As Richard Ruderman has argued, after noting that Socrates was unable to refute Callicles in the Gorgias, “Callicles, then, is not an elegant dabbler” but a man seeking the right way of life. “While he agrees with Socrates that philosophy may direct us to that way of life, he rejects Socrates’s contention that philosophy is that way of life.” Callicles speaks of Socrates’s way of life rather contemptuously, treating him as a child whiling away his time or, even worse, as an effeminate, useless human being, engaged in contemplation, allowing all of his important virtues to go to rot, such that any weakling could come along and overcome him. Callicles says that philosophy is not the highest way of life. “Instead, politics is the highest way of life, the highest human art.”
Ruderman’s comment focused on a paper by Patrick Kernahan and, in doing so, suggests that the idea of politics as “highest” is problematic specifically because it encases a tension that is not resolved in the Calliclean dilemma.
Now, as Kernahan carefully explains, Callicles does not defend politics as it is routinely practiced or defended. Conventional politics are directed toward keeping the great man down, in order to protect everyone else from the harm and shame of suffering injustice. But nature, Callicles argues, sides with the great man against the many and wishes to see justice “shine forth” as the great man becomes “our master” (Gorgias, 484a-b).
In this view justice does not reconcile discordances; it rather subordinates if not obliterates inferiors. Progressive reformism, on the other hand, seeks a reconciliation through which inferiors and superiors exercise a common authority, but informed by the best understandings.
The discussion to which Ruderman contributed offered three essays happily cooperating to further an important conversation – namely, whether human life now or ever benefits from inquiry into the ends of human life. Kernahan’s account of Callicle’s view – while not so extreme as E. R. Dodd’s treatment – suggests the conclusion that motives of personal safety ought to prevail over ambition (hinting very strongly that Socrates agrees, at least with the foundation premises) and sets the standard of propriety above mere self-indulgence but not very far above. The war of the weak against the strong differs sufficiently from the war of all against all (and therefore the indiscriminate assimilation of the weak and the strong), that no more need be said to demonstrate that Hobbes does not respond to the Calliclean dilemma save by abandoning the defense of aristocracy and therefore the defense of justice.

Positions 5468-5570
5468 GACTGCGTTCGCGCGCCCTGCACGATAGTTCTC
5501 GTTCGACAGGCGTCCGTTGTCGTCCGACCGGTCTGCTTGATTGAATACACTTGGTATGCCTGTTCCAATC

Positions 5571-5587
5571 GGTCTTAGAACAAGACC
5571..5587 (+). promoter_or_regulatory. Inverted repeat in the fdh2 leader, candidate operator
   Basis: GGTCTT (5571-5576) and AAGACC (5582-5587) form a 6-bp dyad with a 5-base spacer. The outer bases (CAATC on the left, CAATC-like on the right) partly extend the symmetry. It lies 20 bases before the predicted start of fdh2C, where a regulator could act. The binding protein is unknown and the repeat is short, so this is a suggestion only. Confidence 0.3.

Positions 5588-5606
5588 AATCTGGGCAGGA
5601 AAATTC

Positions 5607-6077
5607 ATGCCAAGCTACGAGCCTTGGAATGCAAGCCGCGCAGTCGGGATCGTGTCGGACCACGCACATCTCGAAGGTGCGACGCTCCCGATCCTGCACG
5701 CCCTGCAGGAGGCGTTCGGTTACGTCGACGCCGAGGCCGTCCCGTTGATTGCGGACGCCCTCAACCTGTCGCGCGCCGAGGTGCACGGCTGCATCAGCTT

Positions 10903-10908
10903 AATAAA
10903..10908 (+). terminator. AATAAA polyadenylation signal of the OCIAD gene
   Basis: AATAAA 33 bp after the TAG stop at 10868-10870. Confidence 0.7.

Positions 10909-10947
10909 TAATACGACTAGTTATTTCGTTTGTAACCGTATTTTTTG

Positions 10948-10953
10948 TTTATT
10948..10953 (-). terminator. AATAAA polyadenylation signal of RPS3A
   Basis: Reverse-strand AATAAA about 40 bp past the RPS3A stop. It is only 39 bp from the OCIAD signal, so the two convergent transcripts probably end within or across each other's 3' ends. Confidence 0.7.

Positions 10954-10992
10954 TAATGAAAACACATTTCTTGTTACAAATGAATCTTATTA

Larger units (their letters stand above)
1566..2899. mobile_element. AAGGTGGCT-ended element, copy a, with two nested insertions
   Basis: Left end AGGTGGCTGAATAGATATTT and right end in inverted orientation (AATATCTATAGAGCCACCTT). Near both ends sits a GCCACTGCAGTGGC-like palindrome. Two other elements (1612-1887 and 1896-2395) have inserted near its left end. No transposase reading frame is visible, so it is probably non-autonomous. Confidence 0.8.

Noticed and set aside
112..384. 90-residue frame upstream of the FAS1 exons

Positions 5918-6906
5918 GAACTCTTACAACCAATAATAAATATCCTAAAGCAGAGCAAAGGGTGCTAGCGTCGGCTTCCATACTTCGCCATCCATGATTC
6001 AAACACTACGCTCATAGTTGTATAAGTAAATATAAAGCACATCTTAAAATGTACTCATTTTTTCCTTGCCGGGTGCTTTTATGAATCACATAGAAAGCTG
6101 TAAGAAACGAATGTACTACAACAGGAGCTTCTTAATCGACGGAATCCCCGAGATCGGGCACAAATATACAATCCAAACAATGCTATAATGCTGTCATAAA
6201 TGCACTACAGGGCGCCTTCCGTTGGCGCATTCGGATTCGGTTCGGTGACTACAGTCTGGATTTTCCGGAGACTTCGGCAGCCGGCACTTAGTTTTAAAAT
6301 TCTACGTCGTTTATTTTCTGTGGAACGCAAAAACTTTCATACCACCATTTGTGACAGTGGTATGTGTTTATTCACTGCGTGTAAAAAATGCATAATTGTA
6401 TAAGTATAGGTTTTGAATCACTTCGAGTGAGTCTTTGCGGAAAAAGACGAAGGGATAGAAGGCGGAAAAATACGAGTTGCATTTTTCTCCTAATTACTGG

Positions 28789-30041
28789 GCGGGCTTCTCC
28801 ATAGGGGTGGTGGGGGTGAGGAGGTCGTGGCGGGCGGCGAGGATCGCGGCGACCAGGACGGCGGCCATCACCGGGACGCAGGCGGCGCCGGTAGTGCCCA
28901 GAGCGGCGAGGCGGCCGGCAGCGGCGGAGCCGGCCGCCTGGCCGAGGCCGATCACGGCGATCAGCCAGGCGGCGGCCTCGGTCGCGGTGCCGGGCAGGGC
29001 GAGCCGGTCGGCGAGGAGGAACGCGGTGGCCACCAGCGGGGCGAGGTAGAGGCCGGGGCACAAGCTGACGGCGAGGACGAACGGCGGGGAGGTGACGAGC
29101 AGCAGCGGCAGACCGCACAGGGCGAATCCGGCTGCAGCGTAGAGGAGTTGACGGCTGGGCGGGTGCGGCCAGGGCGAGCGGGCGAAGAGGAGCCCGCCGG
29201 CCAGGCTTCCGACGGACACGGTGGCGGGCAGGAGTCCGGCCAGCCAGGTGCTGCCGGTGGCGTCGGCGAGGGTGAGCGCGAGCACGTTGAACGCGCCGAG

Into this mix steps Ryan Hanley, with an elegantly formulated account of Adam Smith, who, by reason of rejecting the materialism of Hobbes and Mandeville, re-opens the conversation about ambitions that transcend the merely self-regarding. That move, in turn, forced Smith to take up classical formulations that, while still being fundamentally self-regarding, extend so far beyond concern with personal safety as rightly to be called transcendent. In that stroke the conversation is refigured. Though it begins still with self-interest, or the soul moved by its immediate needs and desires – what we may call the small-souled or petty – it grows by natural ascent toward the great-souled. At this point the modern account engages the classical account not in the common account of the origins but in a common account of the ends (not in “genetics” but in “eidetics,” as Benardete might say). In other words, Smith’s account overturned the Hobbesian revolt against the ancients. It did so, however, strictly in service of re-opening the question of the Calliclean-Socratic agreement, so as to show an ambition and end beyond personal safety and yet fully realizable not merely individually but politically.
All that is required to finish this entirely secular account is to demonstrate the emergence of great-souledness, magnanimity, as the ordinary progression of moral agency, even if only in the most extraordinarily gifted. Because this gift, though, requires specifically socio-political manifestation, to demonstrate it in a man is to establish its possibility either in an actual city or at least in the realizable design of a city.
Re-stating the Calliclean argument, we might say that it poses the combination of the understandings and the tastes of the strongest and best as the criterion of natural justice. It further holds that, in conventional politics, such understandings and tastes are at the manifest disadvantage of being overwhelmed either by ignorant numbers or incontinent powers. Accordingly, natural justice, as opposed to conventional justice, requires that the strongest and best somehow contrive to rule unqualifiedly.
Interestingly, the aspect of this question that Socrates failed to refute in Gorgias is precisely the definition of natural justice as opposed to the conclusion deriving from that definition. This manifests itself in Republic, where Socrates finally takes up the charge to prove that justice is best even at the cost of a reputation for injustice but does so only in the form of the “soul writ large.” That is, Socrates maintains in Republic that the only way to respond to this argument is somehow to contrive the unqualified rule of the strongest and best. In short, Socrates concedes Callicles’s end if not Callicles’s premise.